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Title: Experimental and theoretical investigations of the photochemistry of styrene and the creation and characterisation of shaped femtosecond ultraviolet laser pulses
Author: Nunn, A.
ISNI:       0000 0004 2727 5645
Awarding Body: University College London (University of London)
Current Institution: University College London (University of London)
Date of Award: 2010
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This thesis is composed of three projects that are linked by the theme of light-molecule interactions. These are covered separately in Chapters 2, 3, and 4. In Chapter 1 some background to the thesis is described so that the various links between the science in the different chapters, and the motivation for the project as a whole are explained. Elements of photochemistry, both experimental and theoretical, are described in this chapter and some material about the most important experimental tools used in this work, ultrafast lasers, is covered, as well as the methodology of time-resolved spectroscopies, and timeresolved photoelectron spectroscopy in particular; the field of laser control of chemistry is also briefly reviewed. Chapter 2 is an account of the design and use of a UV pulse shaper and characterisation setup. This is an applied optics experiment, whose application is to the control of photochemical reactions with specifically shaped ultrafast laser light. Several demonstrations of the pulse shaping capacity of this new experiment are presented. In Chapter 3, calculation of the excited electronic states of the molecule styrene is described. This project is a computational study of the electronic spectroscopy and ionisation of the styrene molecule. In Chapter 4, the direct observation of internal conversion in styrene using time-resolved photoelectron spectroscopy is reported. This is an experimental laser spectroscopy project in which some of the results from the computations in the theory project, Chapter 3, will be used to analyse the experimental spectra. Chapter 5 summarises the conclusions drawn from Chapters 2, 3 and 4 and provides an outlook for future research based on the work in this thesis. Throughout this thesis, but more particularly in Chapters 1 and 2, there is quite a large volume of literature review and background material. This content reflects the personal perspective from which the thesis was approached. Much of the field of ultrafast optics and spectroscopy was entirely new to the writer at the outset of the PhD programme, and most of the review-based writing about these topics found here was originally written early on in the PhD project, as a means of helping to bridge the gap between work on optical experiment design and an undergraduate training in chemistry.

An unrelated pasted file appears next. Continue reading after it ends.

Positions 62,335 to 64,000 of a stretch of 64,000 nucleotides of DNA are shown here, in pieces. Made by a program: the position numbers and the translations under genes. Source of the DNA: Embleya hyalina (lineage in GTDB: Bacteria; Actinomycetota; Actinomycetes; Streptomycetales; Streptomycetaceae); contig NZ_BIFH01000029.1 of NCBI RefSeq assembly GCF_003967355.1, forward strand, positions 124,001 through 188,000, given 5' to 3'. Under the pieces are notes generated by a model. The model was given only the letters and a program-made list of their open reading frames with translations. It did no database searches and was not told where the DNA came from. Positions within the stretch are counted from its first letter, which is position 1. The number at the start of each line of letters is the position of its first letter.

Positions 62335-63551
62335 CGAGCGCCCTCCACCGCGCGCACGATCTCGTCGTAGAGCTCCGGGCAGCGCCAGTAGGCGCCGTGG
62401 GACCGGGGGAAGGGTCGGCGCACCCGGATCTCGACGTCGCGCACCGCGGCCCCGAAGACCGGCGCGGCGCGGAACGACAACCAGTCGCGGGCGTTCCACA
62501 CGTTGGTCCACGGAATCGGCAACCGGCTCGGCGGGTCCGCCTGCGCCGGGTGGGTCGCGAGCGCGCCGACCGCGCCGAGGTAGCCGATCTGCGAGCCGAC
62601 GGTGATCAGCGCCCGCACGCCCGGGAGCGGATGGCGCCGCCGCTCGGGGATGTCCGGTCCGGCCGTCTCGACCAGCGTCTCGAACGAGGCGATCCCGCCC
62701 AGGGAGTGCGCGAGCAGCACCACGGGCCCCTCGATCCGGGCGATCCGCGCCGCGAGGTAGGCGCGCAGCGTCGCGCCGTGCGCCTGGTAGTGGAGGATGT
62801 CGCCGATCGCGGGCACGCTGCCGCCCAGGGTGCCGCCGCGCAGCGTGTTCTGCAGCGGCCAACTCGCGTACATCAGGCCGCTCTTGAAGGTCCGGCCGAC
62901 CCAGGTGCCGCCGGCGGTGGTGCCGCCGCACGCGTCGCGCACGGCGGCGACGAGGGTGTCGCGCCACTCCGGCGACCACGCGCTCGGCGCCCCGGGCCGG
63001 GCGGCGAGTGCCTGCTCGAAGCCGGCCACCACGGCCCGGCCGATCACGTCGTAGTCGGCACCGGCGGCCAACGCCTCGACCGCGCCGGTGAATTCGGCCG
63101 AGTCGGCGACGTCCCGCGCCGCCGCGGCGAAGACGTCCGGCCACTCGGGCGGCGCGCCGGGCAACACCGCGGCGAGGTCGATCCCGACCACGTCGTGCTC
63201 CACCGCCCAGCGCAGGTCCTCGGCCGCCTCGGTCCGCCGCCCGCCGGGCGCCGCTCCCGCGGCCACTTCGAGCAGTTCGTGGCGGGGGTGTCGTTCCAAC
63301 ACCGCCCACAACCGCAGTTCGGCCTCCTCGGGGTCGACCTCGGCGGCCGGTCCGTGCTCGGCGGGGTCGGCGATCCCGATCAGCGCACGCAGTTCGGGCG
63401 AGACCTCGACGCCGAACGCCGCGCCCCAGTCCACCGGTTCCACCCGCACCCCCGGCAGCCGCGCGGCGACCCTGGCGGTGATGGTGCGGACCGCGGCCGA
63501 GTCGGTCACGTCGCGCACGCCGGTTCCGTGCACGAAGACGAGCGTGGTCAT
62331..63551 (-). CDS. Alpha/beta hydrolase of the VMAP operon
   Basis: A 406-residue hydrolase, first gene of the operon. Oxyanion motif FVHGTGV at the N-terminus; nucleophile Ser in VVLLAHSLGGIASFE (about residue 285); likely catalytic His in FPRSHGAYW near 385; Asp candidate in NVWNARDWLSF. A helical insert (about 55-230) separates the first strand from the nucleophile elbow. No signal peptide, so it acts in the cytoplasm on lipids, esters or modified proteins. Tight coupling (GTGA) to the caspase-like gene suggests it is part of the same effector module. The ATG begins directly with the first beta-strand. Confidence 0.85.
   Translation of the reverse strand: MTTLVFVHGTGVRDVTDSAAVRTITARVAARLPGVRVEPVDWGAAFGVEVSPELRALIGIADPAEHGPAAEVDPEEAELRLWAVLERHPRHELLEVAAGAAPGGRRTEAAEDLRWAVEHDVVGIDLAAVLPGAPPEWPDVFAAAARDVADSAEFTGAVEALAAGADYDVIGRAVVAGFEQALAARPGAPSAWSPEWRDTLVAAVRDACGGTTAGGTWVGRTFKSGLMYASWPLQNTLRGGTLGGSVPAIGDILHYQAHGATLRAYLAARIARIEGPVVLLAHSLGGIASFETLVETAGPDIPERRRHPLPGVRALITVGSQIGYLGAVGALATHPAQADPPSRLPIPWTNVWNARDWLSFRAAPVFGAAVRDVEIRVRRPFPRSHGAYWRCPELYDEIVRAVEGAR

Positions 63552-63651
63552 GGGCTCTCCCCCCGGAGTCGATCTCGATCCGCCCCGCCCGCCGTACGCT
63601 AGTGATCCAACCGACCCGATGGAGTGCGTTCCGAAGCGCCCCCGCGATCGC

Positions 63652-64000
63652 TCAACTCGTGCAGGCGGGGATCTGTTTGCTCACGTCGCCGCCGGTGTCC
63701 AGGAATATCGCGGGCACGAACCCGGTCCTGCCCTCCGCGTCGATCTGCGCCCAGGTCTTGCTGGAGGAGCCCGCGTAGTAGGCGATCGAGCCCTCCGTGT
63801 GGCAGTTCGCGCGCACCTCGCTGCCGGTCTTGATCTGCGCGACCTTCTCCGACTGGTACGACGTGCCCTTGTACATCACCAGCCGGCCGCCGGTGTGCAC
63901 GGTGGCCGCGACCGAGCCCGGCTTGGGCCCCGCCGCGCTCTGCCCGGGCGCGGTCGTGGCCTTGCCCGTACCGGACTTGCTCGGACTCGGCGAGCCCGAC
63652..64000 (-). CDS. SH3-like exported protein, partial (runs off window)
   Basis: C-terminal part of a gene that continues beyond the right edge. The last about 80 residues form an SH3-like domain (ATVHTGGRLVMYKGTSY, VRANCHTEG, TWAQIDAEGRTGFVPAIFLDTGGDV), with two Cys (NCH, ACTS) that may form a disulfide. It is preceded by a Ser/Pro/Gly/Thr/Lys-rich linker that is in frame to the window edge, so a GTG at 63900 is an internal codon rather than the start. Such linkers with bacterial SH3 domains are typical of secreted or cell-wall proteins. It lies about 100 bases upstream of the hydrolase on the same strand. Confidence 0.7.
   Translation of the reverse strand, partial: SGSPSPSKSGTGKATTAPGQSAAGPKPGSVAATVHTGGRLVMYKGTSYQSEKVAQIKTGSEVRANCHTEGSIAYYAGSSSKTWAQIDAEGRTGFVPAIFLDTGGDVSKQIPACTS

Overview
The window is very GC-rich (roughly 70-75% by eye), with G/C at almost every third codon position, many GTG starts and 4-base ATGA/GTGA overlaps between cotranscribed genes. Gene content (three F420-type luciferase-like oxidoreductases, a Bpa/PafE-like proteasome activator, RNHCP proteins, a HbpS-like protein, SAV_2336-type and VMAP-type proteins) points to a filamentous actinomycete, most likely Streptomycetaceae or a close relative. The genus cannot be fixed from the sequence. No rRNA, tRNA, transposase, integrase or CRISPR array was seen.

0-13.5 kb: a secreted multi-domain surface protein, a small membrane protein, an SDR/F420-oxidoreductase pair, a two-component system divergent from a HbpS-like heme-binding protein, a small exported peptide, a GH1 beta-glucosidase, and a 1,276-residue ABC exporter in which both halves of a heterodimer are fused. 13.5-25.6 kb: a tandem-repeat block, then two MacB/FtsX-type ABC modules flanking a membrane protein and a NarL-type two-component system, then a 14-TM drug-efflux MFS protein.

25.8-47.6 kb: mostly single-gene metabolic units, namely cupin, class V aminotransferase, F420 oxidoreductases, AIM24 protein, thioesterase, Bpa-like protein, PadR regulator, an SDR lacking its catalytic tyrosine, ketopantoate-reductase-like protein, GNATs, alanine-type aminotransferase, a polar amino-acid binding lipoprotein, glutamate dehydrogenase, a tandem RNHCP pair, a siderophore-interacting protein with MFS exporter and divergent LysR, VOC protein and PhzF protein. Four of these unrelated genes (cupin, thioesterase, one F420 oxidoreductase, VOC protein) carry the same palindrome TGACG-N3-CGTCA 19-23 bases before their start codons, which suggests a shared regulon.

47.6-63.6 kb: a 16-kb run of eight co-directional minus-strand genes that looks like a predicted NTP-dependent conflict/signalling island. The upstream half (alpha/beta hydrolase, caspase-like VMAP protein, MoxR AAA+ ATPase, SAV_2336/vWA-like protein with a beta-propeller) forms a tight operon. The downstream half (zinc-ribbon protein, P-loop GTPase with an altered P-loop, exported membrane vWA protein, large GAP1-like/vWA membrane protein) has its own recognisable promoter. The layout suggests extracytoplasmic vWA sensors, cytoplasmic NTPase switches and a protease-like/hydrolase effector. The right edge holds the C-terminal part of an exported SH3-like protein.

Supervisor: Not available Sponsor: Not available
Qualification Name: Thesis (Ph.D.) Qualification Level: Doctoral
EThOS ID:  DOI: Not available